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Republicans Split On Whether To Give Back Pay To Workers Furloughed In Government Shutdown

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WASHINGTON -- If and when the federal government reopens for business, congressional lawmakers will have to decide whether or not to retroactively pay federal workers for the time they were out of work. So far, Republicans appear split on the question of back pay for furloughed civil servants -- even though members of Congress are guaranteed to get paid regardless.

Sen. Susan Collins (R-Maine) said she would support such a measure. "They're being furloughed for no fault of their own, and this is very poor policy," she said.

Sen. John McCain (R-Ariz.) agreed. "Oh, of course," he said when asked by HuffPost if he would support back pay legislation. "Why penalize these good people for our malfeasance?"

The Arizona Republican even predicted that it wouldn't be too difficult to get a bill retroactively paying federal workers through Congress.

But some of McCain's colleagues weren't so sure federal workers should be made whole for their lost time.

"I think it's way too early to even consider that, but again we're $7 trillion more in the hole now than we were [in 1995-1996]," said Sen. Richard Burr (R-N.C.). "It makes it that much more difficult."

Sen. Chuck Grassley (R-Iowa) also raised the issue of the national debt, signaling what might prevent many Republicans from getting on board.

"I think there would be less chance of that now considering the great big budget deficit we have now," Grassley said. "We're in a much worse situation."

So how would he vote if a measure were brought to floor to back pay federal employees?

"I would not make a judgment at this point," Grassley responded.

Sens. Jeff Flake (R-Ariz.), John Barrasso (R-Wyo.) and Tim Scott (R-S.C.) also said it was too early for them to make a determination, while Sen. Orrin Hatch (R-Utah) said he "probably" would support the move.

Back pay for furlough days requires an act of Congress once a shutdown ends. During the last shutdown, in 1995 and 1996, lawmakers decided to pay workers after the fact. But with a Congress that's focused on deficit reduction -- and that's already furloughed many workers this year through the automatic budget cuts known as sequestration -- plenty of federal employees are bracing themselves for a rebuff from lawmakers.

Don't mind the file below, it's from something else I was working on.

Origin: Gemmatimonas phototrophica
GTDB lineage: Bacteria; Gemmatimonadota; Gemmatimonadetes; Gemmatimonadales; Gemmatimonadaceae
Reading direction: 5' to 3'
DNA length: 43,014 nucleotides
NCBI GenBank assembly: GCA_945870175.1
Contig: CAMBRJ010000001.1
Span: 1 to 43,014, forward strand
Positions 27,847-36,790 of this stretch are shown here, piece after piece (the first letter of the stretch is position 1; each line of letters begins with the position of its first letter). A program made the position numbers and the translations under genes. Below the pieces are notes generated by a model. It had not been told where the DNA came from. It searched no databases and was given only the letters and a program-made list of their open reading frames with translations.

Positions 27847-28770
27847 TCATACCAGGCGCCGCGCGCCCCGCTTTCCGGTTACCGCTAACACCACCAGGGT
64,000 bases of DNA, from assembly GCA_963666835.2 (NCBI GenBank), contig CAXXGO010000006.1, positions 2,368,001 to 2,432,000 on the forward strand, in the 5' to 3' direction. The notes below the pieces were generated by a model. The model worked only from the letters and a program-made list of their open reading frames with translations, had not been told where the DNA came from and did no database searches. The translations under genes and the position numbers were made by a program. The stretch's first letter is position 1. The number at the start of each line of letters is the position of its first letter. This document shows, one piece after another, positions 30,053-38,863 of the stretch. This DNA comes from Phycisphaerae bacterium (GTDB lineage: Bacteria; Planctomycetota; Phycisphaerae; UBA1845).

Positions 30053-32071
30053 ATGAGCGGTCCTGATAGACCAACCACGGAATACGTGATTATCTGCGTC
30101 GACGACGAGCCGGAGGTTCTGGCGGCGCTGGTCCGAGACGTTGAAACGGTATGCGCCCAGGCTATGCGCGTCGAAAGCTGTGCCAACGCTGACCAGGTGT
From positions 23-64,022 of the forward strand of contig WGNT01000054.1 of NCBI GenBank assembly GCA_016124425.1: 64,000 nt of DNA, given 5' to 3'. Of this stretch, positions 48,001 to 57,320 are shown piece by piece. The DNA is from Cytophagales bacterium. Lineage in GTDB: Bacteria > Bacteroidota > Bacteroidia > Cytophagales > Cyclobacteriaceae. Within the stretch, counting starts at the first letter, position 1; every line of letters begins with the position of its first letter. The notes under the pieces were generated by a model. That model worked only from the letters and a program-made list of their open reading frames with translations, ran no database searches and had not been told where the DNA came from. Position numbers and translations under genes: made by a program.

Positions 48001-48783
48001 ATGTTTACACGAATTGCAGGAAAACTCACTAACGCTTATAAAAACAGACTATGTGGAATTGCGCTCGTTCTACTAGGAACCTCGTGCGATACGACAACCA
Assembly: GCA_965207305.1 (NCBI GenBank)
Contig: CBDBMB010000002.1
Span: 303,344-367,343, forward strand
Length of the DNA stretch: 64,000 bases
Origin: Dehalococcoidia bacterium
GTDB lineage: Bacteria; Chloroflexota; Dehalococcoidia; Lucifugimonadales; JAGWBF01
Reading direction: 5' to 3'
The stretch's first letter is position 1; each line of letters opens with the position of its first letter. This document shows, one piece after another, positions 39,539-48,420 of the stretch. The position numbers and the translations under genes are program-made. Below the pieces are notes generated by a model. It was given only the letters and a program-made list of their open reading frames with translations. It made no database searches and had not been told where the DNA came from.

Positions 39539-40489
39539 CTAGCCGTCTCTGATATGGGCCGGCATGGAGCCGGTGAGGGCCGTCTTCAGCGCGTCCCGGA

Declining to grant workers back pay may seem callous -- particularly for a Congress that's immune to furlough -- but the federal workforce seems to have few vocal backers on Capitol Hill these days. In addition to the furlough days created by sequestration, lawmakers have imposed a 3-year freeze on cost-of-living raises for federal workers, arguing that everyone needs to tighten their belts.

While it's unclear just how many Senate Republicans would be willing to grant back pay to employees, the upper chamber has shown more willingness to coalesce around some major pieces of legislation. The real obstacle could lie in the GOP-controlled House, where a combative right flank has rejected many bills over the issue of spending. House Speaker John Boehner (R-Ohio) had to rely on Democrats to pass a relief package for Hurricane Sandy earlier this year, and a traditionally bipartisan farm bill collapsed in July because conservatives opposed the amount spent on food stamps.

On Tuesday, nine Democrats and three Republicans in the House proposed a bill that would pay federal workers retroactively. Not surprisingly, all of the bi-partisan sponsors hailed from D.C., Maryland and Virginia, where many constituents are federal employees who stand to lose their paychecks. Rep. John Delaney (D-Md.), one of the lead sponsors of the Federal Employee Retroactive Pay Fairness Act, said in a statement that "hard-working civil servants shouldn’t be collateral damage in an ideological battle."

Notably, the House Republicans who've signed on as sponsors appear far more uncomfortable with the shutdown than their tea party colleagues, since they represent districts heavy with federal workers and defense contractors who've already been hit by sequestration. These representatives might have a hard time convincing colleagues further to their right to support paying federal workers for time they weren't on the job.

One of them, Rep. Scott Rigell (R-Va.), even called Tuesday for House leadership to throw in the towel and vote on a clean continuing resolution to fund the government in order to end the shutdown -- something most of his colleagues have so far been unwilling to do.

"Republicans fought the good fight," Rigell said in a statement. “The time has come to pass a clean [continuing resolution] to reopen the government.”

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